19 Aug 2012

Bikes and stuff on the road in California and Oregon

Having just spent a couple of weeks on the road (in a car, admittedly) in Northern California and Oregon, here are a few observations and images related to my favourite mode of transport: the motorcycle.



1). I dearly wish that I had done these roads, and this trip, on a bike. Most of the roads I drove on, up and down the coast and through the redwood forests, between San Francisco and Portland, would have been even more enjoyable on a motorcycle. For the most part these roads are well signaled, sometimes with superb surfaces (although variable) and with great scenery. I would add that the vast majority of car drivers here are attentive, and that bikers seem welcome in most places.



2). With roads like this (I mean the twisty ones along which I have been driving for most of the time), I am surprised that about 80% of the bikes that I have seen on the road have been Harleys, and usually big ones with lots of heavy baggage added on, and sometimes even trailers. I am not a great fan of HD's, as they seem like noisy 2-wheeled tractors to me, although naturally any bike is better than none. But here I am just thinking about suitability to the roads. They just seem far too heavy and unwieldy for the job of riding roads like the superb Highway 1 and many sections of 101, as well as the crossroads that link them. I think that the American fascination with the Harley goes hand-in-hand with addiction to other big heavy things like SUV's and monstrous 4-wheel drive pick-ups.


3). Most of the other bikes seen along the highways have been BMWs of various descriptions, mostly recent GS's, well laden too. But also the occasional classic and modified variety, like this 750, seen parked in Healdsburg.



BMW's are far better for these roads for sure, but I saw very few sports bikes (where are the Ducatis?). I did see the occasional KTM, like this one, parked outside a cinema in a place called Point Arena.



4). Talking about Point Arena, which is on the coastline along Highway 1, just south of the much smarter Mendocino, I woke up there one morning, wondering where were all the motorcycle shops, and stumbled upon this sign:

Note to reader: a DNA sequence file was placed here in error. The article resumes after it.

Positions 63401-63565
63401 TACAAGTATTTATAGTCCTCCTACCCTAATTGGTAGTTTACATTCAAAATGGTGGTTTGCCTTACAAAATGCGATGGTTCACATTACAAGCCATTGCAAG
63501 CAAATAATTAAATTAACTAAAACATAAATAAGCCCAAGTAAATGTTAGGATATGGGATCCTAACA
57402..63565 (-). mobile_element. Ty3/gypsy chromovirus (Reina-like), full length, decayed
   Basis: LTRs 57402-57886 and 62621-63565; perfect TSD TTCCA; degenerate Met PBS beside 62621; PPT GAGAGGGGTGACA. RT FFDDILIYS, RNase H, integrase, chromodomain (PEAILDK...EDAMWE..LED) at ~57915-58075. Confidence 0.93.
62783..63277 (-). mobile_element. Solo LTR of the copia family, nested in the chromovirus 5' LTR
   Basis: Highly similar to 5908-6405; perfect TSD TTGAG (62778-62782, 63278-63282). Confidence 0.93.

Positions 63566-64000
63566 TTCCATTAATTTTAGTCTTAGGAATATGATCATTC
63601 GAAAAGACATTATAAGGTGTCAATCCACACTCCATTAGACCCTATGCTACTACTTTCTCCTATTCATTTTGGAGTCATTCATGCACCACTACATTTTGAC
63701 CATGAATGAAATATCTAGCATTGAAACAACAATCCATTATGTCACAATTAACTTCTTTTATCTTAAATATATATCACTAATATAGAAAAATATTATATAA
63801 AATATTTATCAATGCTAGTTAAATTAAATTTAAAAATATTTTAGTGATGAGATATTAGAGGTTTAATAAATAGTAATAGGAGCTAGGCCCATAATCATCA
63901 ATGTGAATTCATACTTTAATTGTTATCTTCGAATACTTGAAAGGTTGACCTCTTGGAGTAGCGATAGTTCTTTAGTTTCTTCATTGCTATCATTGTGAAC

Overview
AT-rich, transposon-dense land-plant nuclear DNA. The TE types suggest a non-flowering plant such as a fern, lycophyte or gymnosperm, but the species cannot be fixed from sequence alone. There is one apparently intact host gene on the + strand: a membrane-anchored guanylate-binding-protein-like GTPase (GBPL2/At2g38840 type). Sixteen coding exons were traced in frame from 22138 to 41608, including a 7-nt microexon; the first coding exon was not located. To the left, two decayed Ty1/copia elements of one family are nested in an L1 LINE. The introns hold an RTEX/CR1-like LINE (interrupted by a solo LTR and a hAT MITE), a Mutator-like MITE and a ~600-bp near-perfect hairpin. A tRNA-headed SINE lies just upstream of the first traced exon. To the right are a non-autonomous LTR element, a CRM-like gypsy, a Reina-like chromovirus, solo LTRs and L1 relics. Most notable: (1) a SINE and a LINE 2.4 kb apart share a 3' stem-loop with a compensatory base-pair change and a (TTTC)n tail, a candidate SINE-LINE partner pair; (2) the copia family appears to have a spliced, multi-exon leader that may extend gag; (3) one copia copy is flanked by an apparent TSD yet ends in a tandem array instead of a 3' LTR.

And, a couple of doors down the street, I found this place:



Which opened a little later to reval this lovely Ducati SS, amongst others nice things (a beautiful touring Ducati S3, a Triumph Tiger 500, and other goodies).



The Zen House, which naturally practices the art of motorcycle maintenance on all 2-wheelers but with a preference for older European machines, belongs to David Harris, a former architect and also Ducati dealer in San Diego. Not only does he practise what Robert Pirsig preached (oh dear, I can see God creeping in here and I didn't mean that!), he clearly also epitomises what Robert Crawford laid out in his excellent and more recent book that I once enthusiastically reviewed here.

Harris has his own website, which is: www.TheZenHouse.net


Because of places like this, I would liked to have spent more time in and around Point Arena, which appears somewhat run-down, is totally unpretentious, and yet has facilities that many much larger places do not have, such is the cinema below that shows current release movies and using, for the moment, an old-style projector


5).In a country with a fairly recent history, anything over about 30 years old tends to get dubbed "historical". If it has survived that long, it often gets carefully restored, and sometimes creatively modified, like this beautiful low-rider car on what must be a 1940's coupé base (don't know enough about cars to identify it further). It looks like something out of a strip-cartoon. The detail work is equally impressive and, on the whole, sober.



6). And bikers? Well, I didn't really get the opportunity to talk to many, apart from this very friendly guy who stayed in the next-door room in a motel in Grants Pass. He said that he liked his big 6-cylinder Triumph and had been running it for 6 years. His lady friend was on a Can-Am 3-wheeler, of which I saw a few.